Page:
Definitions

from The American Heritage® Dictionary of the English Language, 5th Edition.

  • adverb Slantwise.

from WordNet 3.0 Copyright 2006 by Princeton University. All rights reserved.

  • adverb at a slant; moving or directed in a slantwise position or direction

Etymologies

Sorry, no etymologies found.

Examples

  • "That's a bitch," Hervie said, making his odd slantways grin.

    Alfred Hitchcock's Mystery Magazine

  • I mean it is told forwards and backwards, inwards and outwards, sideways and slantways.

    Archive 2004-04-01

  • Here he confessed to a knife-like pain in his left side; the brunt of the blow, it seemed, had met him slantways between rib and hip.

    Australia Felix

  • Kenny Bayst, according to my slantways look at Nancy's racecard, was riding a horse called Rudiments: number seven, owned by the Duke of Wessex, trained by Miss.

    Rat Race

  • A huge obstacle to the northwest, probably a buried clump of brush, had made the wind turn back upon itself, first downward, then, at the bottom of the pit, in a direction opposite to that of the main current above, and finally slantways upward again to the summit of the obstacle, where it rejoined the parent blow.

    Over Prairie Trails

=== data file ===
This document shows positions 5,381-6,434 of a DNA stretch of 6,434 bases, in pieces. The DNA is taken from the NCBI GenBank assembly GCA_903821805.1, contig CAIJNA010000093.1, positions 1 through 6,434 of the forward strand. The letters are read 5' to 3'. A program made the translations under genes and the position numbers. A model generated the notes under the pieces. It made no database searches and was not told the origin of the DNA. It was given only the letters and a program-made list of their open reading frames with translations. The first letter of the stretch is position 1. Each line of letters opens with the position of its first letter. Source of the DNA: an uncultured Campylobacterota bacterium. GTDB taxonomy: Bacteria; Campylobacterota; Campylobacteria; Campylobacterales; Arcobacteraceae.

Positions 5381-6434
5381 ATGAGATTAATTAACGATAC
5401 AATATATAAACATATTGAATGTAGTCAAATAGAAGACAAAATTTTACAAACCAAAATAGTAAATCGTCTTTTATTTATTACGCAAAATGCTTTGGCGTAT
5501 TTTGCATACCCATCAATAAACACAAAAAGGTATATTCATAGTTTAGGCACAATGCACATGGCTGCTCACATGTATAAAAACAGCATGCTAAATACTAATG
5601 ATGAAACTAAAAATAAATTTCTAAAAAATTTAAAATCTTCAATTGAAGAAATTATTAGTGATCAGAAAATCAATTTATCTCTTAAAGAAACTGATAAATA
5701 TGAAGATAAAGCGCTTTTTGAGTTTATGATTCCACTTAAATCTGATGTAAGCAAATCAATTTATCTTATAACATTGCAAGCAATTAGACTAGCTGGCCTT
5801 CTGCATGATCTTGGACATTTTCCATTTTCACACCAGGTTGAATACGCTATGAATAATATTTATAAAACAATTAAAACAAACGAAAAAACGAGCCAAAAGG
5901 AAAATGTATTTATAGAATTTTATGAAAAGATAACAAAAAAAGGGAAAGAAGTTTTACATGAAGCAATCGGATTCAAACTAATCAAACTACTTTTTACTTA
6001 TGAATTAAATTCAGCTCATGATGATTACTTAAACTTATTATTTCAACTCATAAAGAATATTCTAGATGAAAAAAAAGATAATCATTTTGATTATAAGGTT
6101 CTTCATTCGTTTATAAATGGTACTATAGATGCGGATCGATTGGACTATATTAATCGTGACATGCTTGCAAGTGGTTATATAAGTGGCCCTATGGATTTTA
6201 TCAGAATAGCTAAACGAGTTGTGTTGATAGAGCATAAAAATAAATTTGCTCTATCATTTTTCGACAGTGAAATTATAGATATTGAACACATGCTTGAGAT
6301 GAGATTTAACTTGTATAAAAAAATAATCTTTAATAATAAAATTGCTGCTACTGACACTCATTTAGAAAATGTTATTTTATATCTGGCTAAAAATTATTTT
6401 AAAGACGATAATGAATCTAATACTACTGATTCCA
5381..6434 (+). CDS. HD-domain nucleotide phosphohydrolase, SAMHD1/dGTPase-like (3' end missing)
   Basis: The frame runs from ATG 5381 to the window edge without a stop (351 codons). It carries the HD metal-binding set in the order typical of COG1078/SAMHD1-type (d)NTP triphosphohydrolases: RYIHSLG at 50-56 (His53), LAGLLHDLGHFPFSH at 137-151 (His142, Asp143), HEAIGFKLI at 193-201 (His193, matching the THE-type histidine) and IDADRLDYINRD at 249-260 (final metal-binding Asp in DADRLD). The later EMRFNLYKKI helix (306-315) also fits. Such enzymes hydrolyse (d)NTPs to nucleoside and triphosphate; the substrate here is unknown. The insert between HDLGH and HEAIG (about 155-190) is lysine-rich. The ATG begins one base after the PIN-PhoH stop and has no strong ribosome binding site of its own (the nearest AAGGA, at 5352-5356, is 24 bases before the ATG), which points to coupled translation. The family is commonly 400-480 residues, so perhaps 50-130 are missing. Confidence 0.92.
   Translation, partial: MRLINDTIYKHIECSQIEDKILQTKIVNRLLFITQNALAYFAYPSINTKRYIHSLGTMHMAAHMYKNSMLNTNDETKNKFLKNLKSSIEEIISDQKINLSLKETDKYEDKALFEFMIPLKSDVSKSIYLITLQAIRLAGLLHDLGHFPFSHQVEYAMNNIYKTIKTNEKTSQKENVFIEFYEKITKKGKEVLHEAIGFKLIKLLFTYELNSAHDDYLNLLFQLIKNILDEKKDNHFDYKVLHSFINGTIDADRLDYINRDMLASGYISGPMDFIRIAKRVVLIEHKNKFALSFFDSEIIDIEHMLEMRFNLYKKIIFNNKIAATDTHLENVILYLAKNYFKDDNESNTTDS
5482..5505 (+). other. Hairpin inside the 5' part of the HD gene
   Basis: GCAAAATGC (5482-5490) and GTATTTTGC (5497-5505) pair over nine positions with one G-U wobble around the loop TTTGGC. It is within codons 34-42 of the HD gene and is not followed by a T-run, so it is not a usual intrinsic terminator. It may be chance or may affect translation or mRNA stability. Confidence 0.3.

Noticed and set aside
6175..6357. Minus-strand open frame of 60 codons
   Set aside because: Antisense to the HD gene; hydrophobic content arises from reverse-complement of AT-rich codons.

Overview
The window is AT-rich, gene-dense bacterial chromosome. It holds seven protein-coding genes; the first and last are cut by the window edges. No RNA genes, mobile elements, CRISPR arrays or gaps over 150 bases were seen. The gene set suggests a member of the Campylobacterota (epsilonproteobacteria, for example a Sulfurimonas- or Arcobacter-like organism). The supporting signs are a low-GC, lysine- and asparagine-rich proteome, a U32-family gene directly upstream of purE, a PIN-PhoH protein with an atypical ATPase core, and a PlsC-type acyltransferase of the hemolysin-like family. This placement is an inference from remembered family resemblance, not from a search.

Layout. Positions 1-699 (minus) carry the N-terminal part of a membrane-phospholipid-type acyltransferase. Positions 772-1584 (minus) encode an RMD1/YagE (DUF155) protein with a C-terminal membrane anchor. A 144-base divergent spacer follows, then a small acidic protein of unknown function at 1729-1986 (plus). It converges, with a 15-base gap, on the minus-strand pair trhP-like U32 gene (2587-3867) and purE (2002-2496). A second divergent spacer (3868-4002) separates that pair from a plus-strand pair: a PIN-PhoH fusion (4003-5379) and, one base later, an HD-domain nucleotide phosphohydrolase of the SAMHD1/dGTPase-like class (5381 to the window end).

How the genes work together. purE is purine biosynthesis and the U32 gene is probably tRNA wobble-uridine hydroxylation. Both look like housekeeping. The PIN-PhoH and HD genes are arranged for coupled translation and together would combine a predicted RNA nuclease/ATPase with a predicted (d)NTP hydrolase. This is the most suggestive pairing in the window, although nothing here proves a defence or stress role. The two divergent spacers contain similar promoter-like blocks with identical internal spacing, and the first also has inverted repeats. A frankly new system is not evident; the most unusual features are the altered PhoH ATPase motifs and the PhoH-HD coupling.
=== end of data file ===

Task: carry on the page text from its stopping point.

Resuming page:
• And with my mind's eye I saw the dusky bird: shooting slantways upward in its low flight which ends in a nearly perpendicular slide down to within ten or twelve feet from the ground, the bird being closely followed by a second one pursuing.

    Over Prairie Trails

  • Round the spinney; slantways across a field; up and over a gate, the girl clinging to me like a leech; down a lane; up and over another gate; and then the girl's shaking right arm was thrust over my shoulder.

    The Yeoman Adventurer

  • So it jumped slantways across the soft, central cushion of the trail into the other track.

    Over Prairie Trails

  • It blew in slantways under the top, then described a curve upward, and downward again, as if it were going to settle on the right end of the back.

    Over Prairie Trails

  • It is a small figure perched slantways above a roundabout, an elegant, Victorian god with a Grecian name — Eros of Piccadilly Circus.

    Death of a Peer

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